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#1 mgrex  Icon User is offline

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Logical error Searching a Template vector array.

Posted 21 October 2012 - 04:17 PM

I have indicated the problem in line 46 of the following int_main. 12.87 does not exist in any of the array's index.

Int main()
// This program demonstrates the SearchableVector template . 
#include <iostream> 
#include "SearchableVector.h" 
using namespace std; 

int main() 
{
	const int SIZE = 10;		// Number of elements 
	int count;					// Loop counter 
	int result;					// To hold search results

	// Create 2 SearchableVector objects 
	SearchableVector<int> intTable(SIZE); 
	SearchableVector<double> doubleTable(SIZE); 
	
	// Store values in objects. 
	for (count = 0; count < SIZE; count++) 
	{ 
		intTable[count] = (count * 2); 
		doubleTable[count] = (count * 2.14); 
	} 

	// Display the values in the objects . 
	cout << "These values are in int Table:\n"; 
	for (count = 0; count < SIZE; count++) 
		{cout << intTable[count] << " "; }
	cout << endl << endl; 
	
	cout << "These values are in doubleTable:\n"; 
	for (count = 0; count < SIZE; count++) 
		cout << doubleTable [count] << " "; 
	cout << endl; 
	
	// Search for the value 6 in intTable . 
	cout << "\nSearching for 6 in intTable.\n"; 
	result = intTable.findItem(6); 
	if (result == -1) 
		cout << "6 was not found in intTable.\n"; 
	else 
		cout << "6 was found at subscript " << result << endl; 	 

	//////////////////////////////////////////////
	// Search for the value 12.84 in doubleTable. 
	cout << "\nSearching for 12.84 in doubleTable.\n" ;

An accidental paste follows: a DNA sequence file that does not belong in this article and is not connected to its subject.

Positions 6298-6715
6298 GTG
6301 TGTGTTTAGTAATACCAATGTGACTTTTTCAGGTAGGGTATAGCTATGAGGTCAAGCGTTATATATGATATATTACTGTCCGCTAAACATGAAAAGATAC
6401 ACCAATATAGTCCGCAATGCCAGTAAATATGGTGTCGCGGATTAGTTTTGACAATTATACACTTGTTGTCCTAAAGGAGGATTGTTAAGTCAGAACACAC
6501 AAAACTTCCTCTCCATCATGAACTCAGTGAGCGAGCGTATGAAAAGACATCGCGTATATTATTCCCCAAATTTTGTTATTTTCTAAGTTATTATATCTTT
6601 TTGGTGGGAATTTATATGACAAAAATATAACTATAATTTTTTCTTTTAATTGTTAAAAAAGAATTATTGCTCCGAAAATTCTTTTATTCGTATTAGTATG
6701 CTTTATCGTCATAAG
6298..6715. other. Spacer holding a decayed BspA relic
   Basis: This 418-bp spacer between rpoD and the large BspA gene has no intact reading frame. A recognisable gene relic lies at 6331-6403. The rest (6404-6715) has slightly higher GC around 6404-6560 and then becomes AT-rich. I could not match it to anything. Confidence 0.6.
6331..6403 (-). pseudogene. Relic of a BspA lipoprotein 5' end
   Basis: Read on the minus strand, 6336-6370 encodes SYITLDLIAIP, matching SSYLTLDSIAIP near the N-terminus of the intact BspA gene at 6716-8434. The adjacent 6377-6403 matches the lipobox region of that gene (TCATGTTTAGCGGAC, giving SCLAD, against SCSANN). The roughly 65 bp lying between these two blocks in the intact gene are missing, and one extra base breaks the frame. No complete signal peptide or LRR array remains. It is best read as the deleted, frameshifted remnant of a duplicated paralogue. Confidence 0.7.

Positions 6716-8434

//result = doubleTable.findItem(12.84);		//works fine, displays else statement
	result = doubleTable.findItem(12.87);	//Calls line 141 & 128 of SimpleVector header, instead of the next statement.
	if (result == -1) 
		cout<< "12.84 was not found in doubleTable.\n"; 
	else 
		cout << "12.84 was found at subscript " << result << endl; 

	system("pause");
	return 0;
}




SimpleVector.h
// SimpleVector class template declaration. Throughout the class declaration,
// the data type paramerer is used where you wish to support any data type.
// Benefit of doing a class template, is that we don't have to creater multiple classes
// for different primitive data types, that would perform error/bounds checking for 
// each of them.

#ifndef SIMPLEVECTOR_H 
#define SIMPLEVECTOR_H 
#include <iostream>		// Needed for bad_alloe exception 
#include <new>			// Needed for the exit function 
#include <cstdlib> 
using namespace std; 

template <class T> 
class SimpleVector 
{ 
private: 
	T *aptr;				// To point to the allocated array
	
	//*****************************************************************
	// arraySize member variable is declared as an int. This is because
	// it holds the size of the array, which will be an integer value, 
	// regardless of the data type of the array. This is also why 
	// the size member function returns an int.
	//*****************************************************************
	int	 arraySize;			// Number of elements in the array

	void memError();		// Handles memory allocation errors 
	void subError();		// Handles subscripts out of range

public: 
	// Default constructor 
	SimpleVector() 
		{	aptr = 0; arraySize = 0;	} 

	// Constructor declaration 
	SimpleVector(int);

	// Copy constructor declaration 
	SimpleVector(const SimpleVector &); 

	// Destructor declaration 
	~SimpleVector(); 


	// Accessor to return the array size 
	int size() const 
		{	return arraySize;	} 

	// Accessor to return a specific element 
	T getElementAt(int position); 

	// Overloaded [] operator declaration 
	T &operator[](const int &); 
}; 
 

//************************************************************
// Constructor for SimpleVector class. Sets the size of the  
// array and allocates memory for it. 
//************************************************************ 
template <class T> 
SimpleVector<T>::SimpleVector(int s) 
{ 
	arraySize = s; 
	// Allocote memory for the array. 
	try 
	{ 
		aptr = new T [s]; 
	}
	catch (bad_alloc) 
	{ 
		memError(); 
	} 
	
	// Initialize the array . 
	for (int count = 0; count < arraySize; count++) 
		*(aptr + count) = 0;
}

//*********************************************
// Copy Constructor for SimpleVector class. 
//********************************************* 
template <class T> 
SimpleVector<T>::SimpleVector(const SimpleVector &obj) 
{ 
	// Copy the array size. 
	arraySize = obj.arraySize; 

	// Allocate memory for the array. 
	aptr = new T[arraySize]; 
	if (aptr == 0)